# I don't understand what this theorem for a characterization of the determinant actually means, and what use it has. Could you please explain it? Let D be a function mapping from the set of square matrices M with n rows/columns over the field F, to a field F. Also let D be a function that is multilinear and alternating in columns. Then D(A)=D(I)detA

I don't understand what this theorem for a characterization of the determinant actually means, and what use it has. Could you please explain it?
Let D be a function mapping from the set of square matrices M with n rows/columns over the field F, to a field F. Also let D be a function that is multilinear and alternating in columns. Then
D(A)=D(I)detA
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indyterpep
TLDR: the theorem lists some properties that a "measurement of volume" ought to have, and says that the determinant is the only thing that satisfies those properties.
The purpose of the determinant is to answer the question, "How does a matrix transform (signed) volumes?". If we didn't already know about determinants, we might try to build a function that takes in matrices and outputs an answer to that question. Call it "D". We might then try to reason about how volume works to try and figure out some properties of D. The theorem says that, with only a few of those properties in hand (the ones mentioned in kccu's answer), the standard algorithm for the determinant gives the only answer consistent with those properties.
Let's see how these properties relate to volume.
D is a multilinear function from n vectors in Fn to a scalar.
Think of volume in terms of a parallelogram / parallelepiped with one corner at the origin. The vectors will then be the edges based at the origin, and the output will be the (signed) volume of the parallelepiped, which is a scalar. If you scale any one of the sides, the volume scales by that same amount, which should hint that it ought to be multilinear. Consult a good linear algebra textbook for a geometric explanation of additivity and why it makes sense for the output to switch signs when one of the vectors is scaled by a negative number. (Also consult that textbook for an explanation for why we can see what a matrix does to volumes in general just by looking at the volume of this parallelogram/parallelepiped.)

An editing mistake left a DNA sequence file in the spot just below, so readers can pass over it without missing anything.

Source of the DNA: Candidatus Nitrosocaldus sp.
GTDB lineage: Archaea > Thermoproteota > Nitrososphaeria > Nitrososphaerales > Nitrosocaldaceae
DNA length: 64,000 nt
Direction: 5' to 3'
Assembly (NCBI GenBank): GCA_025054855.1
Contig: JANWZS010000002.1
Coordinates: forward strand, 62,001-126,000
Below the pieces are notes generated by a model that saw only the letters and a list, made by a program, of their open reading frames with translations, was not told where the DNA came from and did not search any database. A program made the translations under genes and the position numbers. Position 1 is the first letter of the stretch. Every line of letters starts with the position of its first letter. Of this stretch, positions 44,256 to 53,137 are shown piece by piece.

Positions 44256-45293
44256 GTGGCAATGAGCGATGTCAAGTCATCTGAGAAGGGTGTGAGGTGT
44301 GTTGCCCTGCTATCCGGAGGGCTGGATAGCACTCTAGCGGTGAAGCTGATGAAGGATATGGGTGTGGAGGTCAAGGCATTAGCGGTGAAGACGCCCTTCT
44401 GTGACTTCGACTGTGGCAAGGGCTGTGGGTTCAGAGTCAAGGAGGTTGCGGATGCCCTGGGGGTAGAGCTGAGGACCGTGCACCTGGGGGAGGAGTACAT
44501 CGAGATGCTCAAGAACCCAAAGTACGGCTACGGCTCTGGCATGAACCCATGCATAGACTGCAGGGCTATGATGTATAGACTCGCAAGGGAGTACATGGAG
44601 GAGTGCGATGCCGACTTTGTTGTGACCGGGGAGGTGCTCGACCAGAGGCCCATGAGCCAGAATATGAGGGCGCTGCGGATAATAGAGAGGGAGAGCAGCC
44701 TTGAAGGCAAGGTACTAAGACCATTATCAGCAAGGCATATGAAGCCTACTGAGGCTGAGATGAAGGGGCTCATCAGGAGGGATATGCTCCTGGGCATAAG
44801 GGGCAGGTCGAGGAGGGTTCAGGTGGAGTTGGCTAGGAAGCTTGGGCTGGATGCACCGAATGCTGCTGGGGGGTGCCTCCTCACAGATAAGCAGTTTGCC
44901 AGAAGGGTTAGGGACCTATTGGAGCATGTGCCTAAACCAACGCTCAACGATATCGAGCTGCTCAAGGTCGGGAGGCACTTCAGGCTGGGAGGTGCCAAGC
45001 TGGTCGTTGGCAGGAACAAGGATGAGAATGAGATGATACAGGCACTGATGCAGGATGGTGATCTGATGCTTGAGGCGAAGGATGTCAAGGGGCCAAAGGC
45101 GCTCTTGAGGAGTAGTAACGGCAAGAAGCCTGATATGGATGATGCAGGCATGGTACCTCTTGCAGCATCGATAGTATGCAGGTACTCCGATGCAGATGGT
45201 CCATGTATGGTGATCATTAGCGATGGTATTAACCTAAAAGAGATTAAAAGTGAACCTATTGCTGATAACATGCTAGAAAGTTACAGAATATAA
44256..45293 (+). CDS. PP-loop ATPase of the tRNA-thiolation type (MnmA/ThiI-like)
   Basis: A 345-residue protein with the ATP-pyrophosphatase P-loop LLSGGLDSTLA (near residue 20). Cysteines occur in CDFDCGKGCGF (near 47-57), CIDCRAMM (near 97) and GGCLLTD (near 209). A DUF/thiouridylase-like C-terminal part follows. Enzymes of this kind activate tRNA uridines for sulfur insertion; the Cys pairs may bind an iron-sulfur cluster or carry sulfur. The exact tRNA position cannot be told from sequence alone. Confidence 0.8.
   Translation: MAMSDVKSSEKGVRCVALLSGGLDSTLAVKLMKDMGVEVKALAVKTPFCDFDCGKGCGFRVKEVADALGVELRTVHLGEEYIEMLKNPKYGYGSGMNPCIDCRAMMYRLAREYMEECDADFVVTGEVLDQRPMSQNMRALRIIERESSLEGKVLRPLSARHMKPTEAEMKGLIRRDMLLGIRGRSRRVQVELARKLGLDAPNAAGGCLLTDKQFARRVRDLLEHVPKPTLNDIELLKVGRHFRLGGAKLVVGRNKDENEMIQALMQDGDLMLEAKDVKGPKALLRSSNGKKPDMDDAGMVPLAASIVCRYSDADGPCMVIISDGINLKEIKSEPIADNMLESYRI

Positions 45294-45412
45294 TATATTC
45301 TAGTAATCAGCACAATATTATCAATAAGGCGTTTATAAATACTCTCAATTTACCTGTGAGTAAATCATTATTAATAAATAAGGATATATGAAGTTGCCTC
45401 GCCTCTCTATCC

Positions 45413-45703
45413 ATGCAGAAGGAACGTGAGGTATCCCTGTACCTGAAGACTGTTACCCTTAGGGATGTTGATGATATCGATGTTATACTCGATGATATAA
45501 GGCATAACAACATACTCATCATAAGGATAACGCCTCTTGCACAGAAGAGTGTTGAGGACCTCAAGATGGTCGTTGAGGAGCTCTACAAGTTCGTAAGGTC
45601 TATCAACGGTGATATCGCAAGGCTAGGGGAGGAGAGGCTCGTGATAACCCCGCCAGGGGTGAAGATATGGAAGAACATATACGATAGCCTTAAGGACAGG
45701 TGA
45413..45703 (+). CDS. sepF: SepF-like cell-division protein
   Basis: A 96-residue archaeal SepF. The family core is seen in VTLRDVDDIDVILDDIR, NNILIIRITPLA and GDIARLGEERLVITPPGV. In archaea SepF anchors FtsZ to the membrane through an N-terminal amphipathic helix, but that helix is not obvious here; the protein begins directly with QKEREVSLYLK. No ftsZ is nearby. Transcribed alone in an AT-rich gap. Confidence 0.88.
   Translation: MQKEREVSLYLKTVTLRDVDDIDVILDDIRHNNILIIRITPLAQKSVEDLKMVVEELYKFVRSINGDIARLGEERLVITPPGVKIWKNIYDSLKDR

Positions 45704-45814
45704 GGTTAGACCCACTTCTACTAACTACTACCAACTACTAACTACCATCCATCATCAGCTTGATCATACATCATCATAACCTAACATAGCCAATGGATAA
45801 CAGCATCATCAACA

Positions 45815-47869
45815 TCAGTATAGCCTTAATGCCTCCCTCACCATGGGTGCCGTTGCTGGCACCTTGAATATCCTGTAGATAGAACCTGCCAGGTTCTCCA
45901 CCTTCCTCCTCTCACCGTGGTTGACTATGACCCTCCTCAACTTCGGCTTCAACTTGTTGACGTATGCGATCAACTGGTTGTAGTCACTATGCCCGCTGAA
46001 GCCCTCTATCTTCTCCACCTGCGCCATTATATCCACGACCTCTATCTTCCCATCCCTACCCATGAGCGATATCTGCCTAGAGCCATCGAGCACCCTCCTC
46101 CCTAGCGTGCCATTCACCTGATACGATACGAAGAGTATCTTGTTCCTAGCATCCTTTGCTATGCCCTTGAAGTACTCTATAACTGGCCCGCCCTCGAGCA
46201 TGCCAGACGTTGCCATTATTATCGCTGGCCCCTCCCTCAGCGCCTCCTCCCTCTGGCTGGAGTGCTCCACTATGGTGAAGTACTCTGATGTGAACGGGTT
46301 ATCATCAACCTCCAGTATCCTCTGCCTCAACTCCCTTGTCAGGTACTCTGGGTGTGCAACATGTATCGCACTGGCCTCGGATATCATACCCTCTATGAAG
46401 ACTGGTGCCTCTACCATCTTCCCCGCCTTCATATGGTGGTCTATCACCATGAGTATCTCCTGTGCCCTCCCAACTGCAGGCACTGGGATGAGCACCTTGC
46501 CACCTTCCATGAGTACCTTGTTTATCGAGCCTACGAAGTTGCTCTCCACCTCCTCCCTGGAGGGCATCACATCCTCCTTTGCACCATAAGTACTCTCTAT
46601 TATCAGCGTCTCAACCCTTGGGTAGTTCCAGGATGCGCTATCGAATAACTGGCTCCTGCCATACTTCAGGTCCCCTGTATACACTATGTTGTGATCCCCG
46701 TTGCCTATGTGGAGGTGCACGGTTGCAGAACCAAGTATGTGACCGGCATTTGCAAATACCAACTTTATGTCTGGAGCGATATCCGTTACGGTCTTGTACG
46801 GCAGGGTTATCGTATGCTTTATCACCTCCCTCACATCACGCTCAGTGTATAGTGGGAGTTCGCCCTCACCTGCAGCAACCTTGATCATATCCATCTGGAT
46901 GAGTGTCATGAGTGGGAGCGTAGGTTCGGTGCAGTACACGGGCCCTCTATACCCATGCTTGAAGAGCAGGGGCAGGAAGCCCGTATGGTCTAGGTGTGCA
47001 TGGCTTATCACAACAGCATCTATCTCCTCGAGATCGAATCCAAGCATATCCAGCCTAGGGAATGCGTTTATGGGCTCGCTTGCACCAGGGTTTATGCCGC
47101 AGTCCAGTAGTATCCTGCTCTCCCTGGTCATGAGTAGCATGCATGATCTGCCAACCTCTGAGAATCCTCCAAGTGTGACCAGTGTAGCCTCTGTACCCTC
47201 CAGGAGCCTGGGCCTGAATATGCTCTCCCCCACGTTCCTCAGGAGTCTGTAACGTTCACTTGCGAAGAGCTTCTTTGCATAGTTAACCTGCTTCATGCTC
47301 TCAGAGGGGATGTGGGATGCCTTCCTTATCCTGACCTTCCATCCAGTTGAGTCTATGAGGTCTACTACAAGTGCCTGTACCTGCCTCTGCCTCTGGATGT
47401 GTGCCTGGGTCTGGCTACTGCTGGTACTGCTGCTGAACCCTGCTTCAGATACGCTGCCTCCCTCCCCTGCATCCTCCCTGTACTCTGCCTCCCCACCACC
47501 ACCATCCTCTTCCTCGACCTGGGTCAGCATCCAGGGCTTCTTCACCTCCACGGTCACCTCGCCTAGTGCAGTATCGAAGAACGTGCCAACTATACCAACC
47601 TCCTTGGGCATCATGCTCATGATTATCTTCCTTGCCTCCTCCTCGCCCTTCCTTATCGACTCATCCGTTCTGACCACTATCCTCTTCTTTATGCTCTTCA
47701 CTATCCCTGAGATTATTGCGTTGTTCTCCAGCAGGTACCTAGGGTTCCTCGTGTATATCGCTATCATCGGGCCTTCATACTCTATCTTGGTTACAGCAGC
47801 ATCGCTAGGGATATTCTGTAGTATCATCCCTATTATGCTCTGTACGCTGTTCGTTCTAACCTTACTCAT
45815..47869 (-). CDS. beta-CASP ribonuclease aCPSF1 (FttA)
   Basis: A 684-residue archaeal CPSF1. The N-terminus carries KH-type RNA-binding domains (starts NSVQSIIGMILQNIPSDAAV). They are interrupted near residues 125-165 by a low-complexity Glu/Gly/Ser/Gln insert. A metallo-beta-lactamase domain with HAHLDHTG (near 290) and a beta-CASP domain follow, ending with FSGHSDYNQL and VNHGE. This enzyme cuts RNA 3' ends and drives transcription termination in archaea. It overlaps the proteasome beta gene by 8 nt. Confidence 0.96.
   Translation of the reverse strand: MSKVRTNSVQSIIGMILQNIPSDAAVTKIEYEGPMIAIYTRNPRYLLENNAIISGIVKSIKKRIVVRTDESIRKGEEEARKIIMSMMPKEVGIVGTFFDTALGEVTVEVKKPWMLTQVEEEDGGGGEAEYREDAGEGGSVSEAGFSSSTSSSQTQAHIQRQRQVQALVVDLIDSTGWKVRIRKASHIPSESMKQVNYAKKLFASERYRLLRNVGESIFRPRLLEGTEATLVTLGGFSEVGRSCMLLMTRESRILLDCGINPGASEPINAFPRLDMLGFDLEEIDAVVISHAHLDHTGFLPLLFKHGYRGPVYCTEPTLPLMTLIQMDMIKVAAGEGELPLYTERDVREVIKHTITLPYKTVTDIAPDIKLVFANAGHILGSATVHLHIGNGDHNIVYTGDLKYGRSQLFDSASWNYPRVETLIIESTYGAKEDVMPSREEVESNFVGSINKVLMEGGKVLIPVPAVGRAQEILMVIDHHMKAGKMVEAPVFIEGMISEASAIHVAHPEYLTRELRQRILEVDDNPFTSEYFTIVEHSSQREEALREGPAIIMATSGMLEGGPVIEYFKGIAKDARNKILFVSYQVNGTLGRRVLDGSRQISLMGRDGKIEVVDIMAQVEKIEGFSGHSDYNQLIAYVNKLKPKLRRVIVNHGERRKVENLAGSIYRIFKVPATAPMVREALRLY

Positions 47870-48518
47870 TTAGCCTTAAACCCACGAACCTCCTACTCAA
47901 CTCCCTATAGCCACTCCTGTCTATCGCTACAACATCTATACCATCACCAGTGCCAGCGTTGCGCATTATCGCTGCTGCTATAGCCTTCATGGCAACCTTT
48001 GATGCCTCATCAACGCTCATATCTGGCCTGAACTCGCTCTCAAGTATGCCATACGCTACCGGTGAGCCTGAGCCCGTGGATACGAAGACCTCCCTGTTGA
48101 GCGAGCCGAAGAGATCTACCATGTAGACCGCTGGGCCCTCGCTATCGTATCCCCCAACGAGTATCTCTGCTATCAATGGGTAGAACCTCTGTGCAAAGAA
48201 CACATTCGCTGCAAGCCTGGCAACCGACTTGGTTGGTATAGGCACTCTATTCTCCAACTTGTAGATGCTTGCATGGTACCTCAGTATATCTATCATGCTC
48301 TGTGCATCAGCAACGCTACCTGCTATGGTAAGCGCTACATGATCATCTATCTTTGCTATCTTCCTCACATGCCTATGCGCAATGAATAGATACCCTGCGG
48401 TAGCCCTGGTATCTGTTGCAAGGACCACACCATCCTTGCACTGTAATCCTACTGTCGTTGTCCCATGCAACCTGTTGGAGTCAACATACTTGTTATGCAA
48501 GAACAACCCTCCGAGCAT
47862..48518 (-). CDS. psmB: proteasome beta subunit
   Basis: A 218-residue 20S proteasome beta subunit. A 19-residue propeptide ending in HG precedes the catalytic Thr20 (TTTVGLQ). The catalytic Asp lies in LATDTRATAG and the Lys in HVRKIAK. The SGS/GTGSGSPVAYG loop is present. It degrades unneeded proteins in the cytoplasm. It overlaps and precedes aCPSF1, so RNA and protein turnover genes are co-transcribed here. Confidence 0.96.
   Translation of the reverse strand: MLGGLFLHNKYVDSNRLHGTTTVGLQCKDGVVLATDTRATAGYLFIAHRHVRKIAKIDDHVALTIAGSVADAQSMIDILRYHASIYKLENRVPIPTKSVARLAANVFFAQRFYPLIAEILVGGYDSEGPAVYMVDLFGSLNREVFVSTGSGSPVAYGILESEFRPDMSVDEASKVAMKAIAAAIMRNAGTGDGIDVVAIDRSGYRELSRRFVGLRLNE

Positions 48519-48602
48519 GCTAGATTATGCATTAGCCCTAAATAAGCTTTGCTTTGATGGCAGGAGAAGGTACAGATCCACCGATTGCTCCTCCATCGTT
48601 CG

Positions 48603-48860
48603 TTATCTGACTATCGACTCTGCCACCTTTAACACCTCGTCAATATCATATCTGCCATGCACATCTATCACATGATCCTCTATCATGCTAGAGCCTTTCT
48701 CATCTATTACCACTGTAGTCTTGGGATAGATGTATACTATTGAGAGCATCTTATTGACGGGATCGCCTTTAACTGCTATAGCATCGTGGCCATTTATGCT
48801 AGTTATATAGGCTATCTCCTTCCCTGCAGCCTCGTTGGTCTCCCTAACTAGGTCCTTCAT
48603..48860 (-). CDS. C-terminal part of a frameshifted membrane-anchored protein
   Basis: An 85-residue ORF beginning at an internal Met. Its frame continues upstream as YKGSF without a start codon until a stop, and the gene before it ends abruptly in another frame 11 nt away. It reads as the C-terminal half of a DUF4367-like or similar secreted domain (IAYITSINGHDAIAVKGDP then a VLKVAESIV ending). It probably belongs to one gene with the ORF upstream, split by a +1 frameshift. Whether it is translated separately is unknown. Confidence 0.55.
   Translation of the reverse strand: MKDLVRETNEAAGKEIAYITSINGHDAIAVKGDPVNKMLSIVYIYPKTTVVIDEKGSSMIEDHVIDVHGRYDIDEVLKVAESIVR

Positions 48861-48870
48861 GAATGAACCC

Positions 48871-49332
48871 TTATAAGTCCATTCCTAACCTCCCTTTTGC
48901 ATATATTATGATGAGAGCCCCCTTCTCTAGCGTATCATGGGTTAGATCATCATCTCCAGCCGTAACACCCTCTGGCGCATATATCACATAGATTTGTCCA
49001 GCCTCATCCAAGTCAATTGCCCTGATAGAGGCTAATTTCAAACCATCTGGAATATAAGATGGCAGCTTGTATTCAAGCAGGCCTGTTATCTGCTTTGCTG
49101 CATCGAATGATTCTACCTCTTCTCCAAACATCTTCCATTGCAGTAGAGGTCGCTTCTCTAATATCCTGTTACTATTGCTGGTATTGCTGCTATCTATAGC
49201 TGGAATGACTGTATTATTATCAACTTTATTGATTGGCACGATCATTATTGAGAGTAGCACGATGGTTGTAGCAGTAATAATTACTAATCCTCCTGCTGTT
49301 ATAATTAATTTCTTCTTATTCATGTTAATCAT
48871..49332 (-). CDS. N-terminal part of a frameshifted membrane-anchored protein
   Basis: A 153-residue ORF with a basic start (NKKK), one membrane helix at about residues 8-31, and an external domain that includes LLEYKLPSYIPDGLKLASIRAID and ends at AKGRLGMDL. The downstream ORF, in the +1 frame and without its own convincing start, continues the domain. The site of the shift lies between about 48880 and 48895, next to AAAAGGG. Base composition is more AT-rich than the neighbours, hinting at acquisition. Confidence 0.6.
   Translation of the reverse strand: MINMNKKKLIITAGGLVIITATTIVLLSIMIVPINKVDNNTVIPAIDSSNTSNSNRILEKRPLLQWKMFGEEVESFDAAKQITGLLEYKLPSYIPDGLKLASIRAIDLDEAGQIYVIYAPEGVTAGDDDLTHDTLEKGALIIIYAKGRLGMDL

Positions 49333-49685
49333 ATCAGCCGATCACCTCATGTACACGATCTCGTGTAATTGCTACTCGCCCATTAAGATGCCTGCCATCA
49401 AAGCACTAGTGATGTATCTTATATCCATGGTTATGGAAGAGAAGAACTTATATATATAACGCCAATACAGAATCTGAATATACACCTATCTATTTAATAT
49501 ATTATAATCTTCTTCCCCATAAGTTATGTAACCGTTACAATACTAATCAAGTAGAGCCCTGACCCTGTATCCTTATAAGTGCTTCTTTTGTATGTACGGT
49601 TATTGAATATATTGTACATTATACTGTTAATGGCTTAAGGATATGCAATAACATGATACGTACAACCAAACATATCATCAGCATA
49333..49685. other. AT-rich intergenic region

It is alternating.
I'm not sure what definition your source gives for "alternating;" some definitions more intuitively relate to volume than others. One way of saying that a multilinear function is alternating is that its output is zero whenever its inputs are linearly dependent. (If your definition looks different, try to see why this one is equivalent.) That makes sense for volume: if the vectors are linearly dependent, then the parallelepiped will be "flat" and won't have any volume at all.
As described in kccu's answer, the only remaining property is:
It sends the identity matrix to 1.
This last property is somewhat arbitrary. In the "real world," our vectors and scalars have units attached to them. With just the above two properties, it would be consistent for, say, D to take input vectors in meters and output its volume in gallons. Requiring D to send the identity matrix to 1 just means we're enforcing consistency with our units of length and volume: if we have a square/cube/whatever whose sides are all length "one" in whatever units of length we're using, our units for area/volume/whatever ought to treat that shape as having area/volume/whatever of "one", also.
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limfne2c
This means that the determinant function is completely determined by three properties:
1. It is multilinear in the columns
2. It is alternating in the columns
3. It maps the identity matrix to 1
After all, if D satisfies all of the above, then by the theorem you stated, we have D(A)=D(I)det(A)=1det(A)=det(A).